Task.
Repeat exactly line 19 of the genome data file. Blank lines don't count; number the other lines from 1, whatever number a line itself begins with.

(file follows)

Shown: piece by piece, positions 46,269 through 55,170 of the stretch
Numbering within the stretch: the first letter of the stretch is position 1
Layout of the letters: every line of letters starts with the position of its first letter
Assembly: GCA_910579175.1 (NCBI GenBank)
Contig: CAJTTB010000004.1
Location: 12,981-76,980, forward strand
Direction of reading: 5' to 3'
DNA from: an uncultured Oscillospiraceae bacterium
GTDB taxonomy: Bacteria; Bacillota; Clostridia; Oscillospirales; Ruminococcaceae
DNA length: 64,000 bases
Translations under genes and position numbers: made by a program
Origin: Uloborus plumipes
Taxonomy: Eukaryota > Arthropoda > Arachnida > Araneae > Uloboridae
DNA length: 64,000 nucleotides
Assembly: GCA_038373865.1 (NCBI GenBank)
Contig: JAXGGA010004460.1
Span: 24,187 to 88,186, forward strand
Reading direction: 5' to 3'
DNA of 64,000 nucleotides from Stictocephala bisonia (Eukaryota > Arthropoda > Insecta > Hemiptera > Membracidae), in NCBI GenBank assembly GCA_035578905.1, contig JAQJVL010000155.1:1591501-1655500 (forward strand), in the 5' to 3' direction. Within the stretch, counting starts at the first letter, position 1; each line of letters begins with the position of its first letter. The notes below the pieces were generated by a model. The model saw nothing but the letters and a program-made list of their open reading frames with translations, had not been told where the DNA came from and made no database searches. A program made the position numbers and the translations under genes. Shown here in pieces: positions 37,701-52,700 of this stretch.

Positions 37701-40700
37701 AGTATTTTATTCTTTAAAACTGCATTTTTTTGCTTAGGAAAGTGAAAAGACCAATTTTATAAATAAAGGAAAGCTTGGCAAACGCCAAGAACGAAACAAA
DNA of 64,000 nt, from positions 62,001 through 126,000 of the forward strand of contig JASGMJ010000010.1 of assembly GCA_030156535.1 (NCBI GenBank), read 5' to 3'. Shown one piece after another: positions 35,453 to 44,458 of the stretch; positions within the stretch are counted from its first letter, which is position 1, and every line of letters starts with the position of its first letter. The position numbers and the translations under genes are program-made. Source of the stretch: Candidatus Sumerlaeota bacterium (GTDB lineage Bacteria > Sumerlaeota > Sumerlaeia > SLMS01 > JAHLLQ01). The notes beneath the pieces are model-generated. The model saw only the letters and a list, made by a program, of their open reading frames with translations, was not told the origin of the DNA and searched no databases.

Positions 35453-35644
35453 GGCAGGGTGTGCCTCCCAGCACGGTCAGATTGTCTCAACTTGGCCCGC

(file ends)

DNA of 64,000 nucleotides from Stictocephala bisonia (Eukaryota > Arthropoda > Insecta > Hemiptera > Membracidae), in NCBI GenBank assembly GCA_035578905.1, contig JAQJVL010000155.1:1591501-1655500 (forward strand), in the 5' to 3' direction. Within the stretch, counting starts at the first letter, position 1; each line of letters begins with the position of its first letter. The notes below the pieces were generated by a model. The model saw nothing but the letters and a program-made list of their open reading frames with translations, had not been told where the DNA came from and made no database searches. A program made the position numbers and the translations under genes. Shown here in pieces: positions 37,701-52,700 of this stretch.